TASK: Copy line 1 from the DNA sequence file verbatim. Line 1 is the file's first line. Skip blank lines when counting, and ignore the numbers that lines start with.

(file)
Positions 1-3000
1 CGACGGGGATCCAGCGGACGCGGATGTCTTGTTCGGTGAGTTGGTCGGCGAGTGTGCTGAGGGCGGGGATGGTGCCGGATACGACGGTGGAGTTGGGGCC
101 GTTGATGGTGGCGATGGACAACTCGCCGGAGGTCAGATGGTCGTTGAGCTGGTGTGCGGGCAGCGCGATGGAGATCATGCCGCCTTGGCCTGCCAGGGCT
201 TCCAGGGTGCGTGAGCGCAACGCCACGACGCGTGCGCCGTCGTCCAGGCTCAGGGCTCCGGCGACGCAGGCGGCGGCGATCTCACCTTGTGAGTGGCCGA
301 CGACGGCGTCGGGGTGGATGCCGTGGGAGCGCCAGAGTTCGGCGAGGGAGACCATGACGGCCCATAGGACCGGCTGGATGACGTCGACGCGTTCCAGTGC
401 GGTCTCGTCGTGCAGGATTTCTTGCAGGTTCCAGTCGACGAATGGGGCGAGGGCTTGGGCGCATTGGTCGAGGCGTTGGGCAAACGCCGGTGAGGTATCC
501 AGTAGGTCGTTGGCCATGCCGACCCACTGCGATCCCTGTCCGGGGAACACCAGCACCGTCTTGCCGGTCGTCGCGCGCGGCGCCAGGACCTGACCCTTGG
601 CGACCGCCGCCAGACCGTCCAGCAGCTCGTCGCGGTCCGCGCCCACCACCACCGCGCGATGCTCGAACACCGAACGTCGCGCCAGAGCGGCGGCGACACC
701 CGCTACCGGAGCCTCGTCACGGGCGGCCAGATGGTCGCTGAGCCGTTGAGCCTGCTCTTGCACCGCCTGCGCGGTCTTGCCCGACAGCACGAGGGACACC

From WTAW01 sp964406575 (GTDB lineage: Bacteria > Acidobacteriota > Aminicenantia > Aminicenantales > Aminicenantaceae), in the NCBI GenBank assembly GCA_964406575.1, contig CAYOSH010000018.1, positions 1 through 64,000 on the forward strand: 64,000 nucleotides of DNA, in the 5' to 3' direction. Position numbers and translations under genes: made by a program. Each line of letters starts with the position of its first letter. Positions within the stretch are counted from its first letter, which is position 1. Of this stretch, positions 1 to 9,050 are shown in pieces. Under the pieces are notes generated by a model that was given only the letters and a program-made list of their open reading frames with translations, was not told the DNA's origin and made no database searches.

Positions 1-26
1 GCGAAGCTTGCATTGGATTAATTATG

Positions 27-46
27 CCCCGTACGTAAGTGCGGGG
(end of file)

Positions 1-3000